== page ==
My heart knows why I am here.
“That my joy may be in you, and your joy may be complete.”
La alegrίa. That’s Spanish for joy. Now I understand. A joy no one can take from you.
Davis arrived from France a little over a week ago. Looking more like a man than ever. If that’s possible.
On the long car ride home from Dulles Airport, he chatted away. About the friends he’d made. His love for the language. How he missed speaking French already. And the food. He went on and on about the food.
You’d think he’d be exhausted after traveling for two days. But he was on fire. I could hear the passion in his voice. Already he talked about going back. About the offers of places to stay whenever he chose to return.
He reminded me of myself and what I’ve been feeling after returning from my recent adventures in Bolivia and at the border. Like me he’s expanding his outlook on life. Opening his heart to more people. And making exciting choices that can be both painful and risky.
Recently a friend sent me a link to Parker Palmer’s May 2015 commencement address on the six pillars of the wholehearted life. So much of it resonated with me. But in these lines in particular, I recognized myself and Davis:
“The good news is that suffering can be transformed into something that brings life, not death. It happens every day. I’m 76 years old, I now know many people who have suffered the loss of the dearest person in their lives. At first they go into deep grief, certain that their lives will never again be worth living. But then they slowly awaken to the fact that not in spite of their loss, but because of it, they’ve become bigger, more compassionate people, with more capacity of heart to take in other people’s sorrows and joys. These are broken-hearted people, but their hearts have been broken open, rather than broken apart.”
Hearts broken open. That’s what Davis and I have. Hearts broken when we lost the best husband and father we could have had. But hearts that remain open. Because we’ve chosen to keep them open. To not close ourselves off to the pain. To let ourselves be vulnerable and loving to those we don’t yet know. And that has made all the difference.
And there’s something else that Palmer said about brokenness. About being willing to go down into the tough, painful dark shadows within ourselves.
“Take everything that’s bright and beautiful in you and introduce it to the shadow side of yourself. Let your altruism meet your egotism, let your generosity meet your greed, let your joy meet your grief. Everyone has a shadow… But when you are able to say, “I am all of the above, my shadow as well as my light,” the shadow’s power is put in service of the good. Wholeness is the goal, but wholeness does not mean perfection, it means embracing brokenness as an integral part of your life.
Davis is learning to embrace his brokenness. So am I.
And in doing so, I’ll be better able to be present to someone else facing her own darkness.
As Joan Chittister explains:
Only the experience of our own darkness gives us the light we need to be of help to others whose journey into the dark spots of life is only just beginning. It’s then that our own taste of darkness qualifies us to be an illuminating part of the human expedition. Without that, we are only words, only false witnesses to the truth of what it means to be pressed to the ground and rise again.
So, on this eve of the winter solstice when we will face the longest night of the year, I celebrate my choice to embrace the darkness. With a heart broken open.
I leave for Bolivia in the morning. And I’m excited! But not because I’m visiting a new country. Or having another adventure in the Andes. Although both of those are true.
It’s more about the anticipation of how this trip will speak to me.
We’re calling it a pilgrimage — seven other like-minded women and myself. We’re all from different backgrounds with different expectations. But each of us is going with the intention of listening more deeply to how the Spirit might be calling us as we visit a mission in an area of extreme poverty.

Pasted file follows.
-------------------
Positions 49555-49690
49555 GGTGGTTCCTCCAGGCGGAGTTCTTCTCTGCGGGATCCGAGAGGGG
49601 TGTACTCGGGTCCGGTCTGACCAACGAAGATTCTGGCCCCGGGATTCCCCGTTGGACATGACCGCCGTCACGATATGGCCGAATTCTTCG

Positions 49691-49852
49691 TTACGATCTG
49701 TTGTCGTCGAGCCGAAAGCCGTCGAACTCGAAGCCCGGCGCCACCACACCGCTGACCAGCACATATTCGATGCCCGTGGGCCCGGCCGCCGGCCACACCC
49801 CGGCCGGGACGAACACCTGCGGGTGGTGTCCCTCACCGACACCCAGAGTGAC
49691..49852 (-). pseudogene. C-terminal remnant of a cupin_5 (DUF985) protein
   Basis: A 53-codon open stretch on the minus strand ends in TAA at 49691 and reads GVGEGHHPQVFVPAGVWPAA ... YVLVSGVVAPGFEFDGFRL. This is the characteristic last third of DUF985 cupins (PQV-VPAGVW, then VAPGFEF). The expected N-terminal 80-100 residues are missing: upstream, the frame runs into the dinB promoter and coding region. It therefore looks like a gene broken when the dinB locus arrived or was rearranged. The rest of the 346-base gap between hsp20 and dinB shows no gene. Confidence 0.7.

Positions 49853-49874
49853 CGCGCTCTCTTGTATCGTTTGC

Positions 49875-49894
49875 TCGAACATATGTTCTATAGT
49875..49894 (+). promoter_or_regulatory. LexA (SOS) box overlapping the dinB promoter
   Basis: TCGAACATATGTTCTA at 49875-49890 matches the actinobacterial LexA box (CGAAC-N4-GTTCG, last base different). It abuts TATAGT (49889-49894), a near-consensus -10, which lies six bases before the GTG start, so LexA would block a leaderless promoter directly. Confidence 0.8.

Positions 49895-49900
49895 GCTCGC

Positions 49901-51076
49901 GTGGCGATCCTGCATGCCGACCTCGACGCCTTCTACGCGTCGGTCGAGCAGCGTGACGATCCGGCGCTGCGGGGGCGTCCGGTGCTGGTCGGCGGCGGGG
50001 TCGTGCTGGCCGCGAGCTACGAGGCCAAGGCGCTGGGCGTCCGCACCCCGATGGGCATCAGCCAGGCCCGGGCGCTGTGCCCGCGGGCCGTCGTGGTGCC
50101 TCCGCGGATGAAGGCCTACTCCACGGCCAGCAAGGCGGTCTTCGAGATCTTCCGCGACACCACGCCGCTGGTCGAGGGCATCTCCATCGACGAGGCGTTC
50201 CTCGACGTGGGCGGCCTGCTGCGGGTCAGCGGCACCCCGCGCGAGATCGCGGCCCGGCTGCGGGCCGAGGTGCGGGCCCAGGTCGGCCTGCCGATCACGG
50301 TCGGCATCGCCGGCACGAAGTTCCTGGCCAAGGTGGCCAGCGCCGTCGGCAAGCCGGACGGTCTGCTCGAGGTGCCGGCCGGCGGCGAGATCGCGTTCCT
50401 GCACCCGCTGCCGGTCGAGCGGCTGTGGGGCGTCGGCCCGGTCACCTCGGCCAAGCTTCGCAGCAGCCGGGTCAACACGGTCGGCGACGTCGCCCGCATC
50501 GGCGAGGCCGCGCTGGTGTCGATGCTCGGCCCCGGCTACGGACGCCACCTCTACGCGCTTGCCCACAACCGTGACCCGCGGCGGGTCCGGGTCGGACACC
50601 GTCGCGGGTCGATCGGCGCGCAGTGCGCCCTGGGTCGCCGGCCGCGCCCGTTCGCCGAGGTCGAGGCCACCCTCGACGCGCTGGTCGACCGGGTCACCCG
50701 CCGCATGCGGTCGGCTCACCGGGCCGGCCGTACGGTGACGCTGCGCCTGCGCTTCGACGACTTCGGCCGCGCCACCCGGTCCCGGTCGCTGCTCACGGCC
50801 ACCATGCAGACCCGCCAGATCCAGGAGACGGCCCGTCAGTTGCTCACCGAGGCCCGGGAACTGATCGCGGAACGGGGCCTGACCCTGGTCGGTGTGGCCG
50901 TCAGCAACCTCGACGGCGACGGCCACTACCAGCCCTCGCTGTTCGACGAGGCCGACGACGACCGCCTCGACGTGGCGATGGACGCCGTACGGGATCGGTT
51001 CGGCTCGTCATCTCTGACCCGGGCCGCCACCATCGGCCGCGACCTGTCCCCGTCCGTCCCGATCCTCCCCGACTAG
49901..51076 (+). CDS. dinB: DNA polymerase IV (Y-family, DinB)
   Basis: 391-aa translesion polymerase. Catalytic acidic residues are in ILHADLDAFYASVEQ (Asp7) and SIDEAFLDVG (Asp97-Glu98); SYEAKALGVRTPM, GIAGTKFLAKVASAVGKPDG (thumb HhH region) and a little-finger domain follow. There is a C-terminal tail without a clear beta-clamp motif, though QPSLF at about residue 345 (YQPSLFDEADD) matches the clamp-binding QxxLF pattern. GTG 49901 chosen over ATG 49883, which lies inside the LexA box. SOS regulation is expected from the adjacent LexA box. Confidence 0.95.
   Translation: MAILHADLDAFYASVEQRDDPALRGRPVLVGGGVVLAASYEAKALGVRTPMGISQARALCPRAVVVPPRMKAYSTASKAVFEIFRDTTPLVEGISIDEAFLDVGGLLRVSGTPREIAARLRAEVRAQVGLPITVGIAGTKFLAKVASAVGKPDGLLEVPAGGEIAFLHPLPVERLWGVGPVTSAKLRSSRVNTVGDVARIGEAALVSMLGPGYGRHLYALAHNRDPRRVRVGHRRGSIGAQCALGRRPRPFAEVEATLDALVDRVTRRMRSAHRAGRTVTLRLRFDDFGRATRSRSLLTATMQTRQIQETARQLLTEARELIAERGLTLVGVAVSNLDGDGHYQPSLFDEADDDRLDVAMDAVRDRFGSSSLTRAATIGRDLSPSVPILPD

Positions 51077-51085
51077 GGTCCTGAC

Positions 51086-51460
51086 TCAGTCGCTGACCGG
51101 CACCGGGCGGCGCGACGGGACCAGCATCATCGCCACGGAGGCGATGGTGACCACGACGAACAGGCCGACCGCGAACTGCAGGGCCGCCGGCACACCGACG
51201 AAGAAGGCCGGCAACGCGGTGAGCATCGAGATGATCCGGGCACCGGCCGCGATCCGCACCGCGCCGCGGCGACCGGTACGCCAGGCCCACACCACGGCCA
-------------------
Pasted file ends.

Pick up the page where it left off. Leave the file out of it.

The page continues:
I plan to be awake, attentive, and as present as possible. I don’t want to miss anything.
I read recently that after Thomas Merton first visited Gethsemane Abbey, he couldn’t get it out of his mind. Surprisingly, this place had affected him so deeply that he saw that as a “signpost” — a signpost to which he should pay attention. He kept returning to what he called, “a persistent feeling and idea.”
Merton would eventually leave the secular world and return to Gethsemane to become a Trappist monk. Not exactly a mainstream decision. But he believed the signposts had revealed his calling.
Hmm. A “persistent feeling and idea.” That sounds a lot like what I’ve been experiencing. Ever since November 2012.
Already I’m noticing.
In November 2012 I was mysteriously drawn to an invitation to go on a border awareness trip to El Paso. That experience would change my life.
November 2013 I visited Peru. The earth-centered, rich spirituality of the people there opened me up to the desire of serving and following my heart. Two months later I would return to El Paso to volunteer at the border. With only the realization that I was following a “persistent feeling and idea” deep within that wouldn’t leave me alone. And then last November I received an affirmative response to my request to return to the U.S.-Mexico border.
Now it’s November again. And I’m leaving for Bolivia. Simply because I was attracted to a place. To a people. To the children. The moment I checked out the Amistad Mission website, I felt an inner prompting. Go.
So I am going. And I’m going with an important question on my heart. How do I move forward from here? Because the passion to follow my calling persists. But I have yet to determine the where, the when, and the how.
I’m hoping to pay attention to the signposts that will show up in Bolivia. To listen to my inner guidance. The guidance that’s always trying to get through to me: “See what I’ve put in front of you? Pay attention. There’s a deeper meaning here.”
Like Merton, I want to ask regularly, “What of God is being revealed in this experience?”
Even though I honestly don’t know what I’ll find in Bolivia, I fully expect that the voice of my Higher Self will be eager to speak to me through the “signposts.” Just as it did in Peru, in El Paso, and in Mexico.
Just yesterday morning, after my meditation, I was writing in my journal, reflecting on what I could anticipate on this trip, when I heard its voice pipe up:
“Come and see.”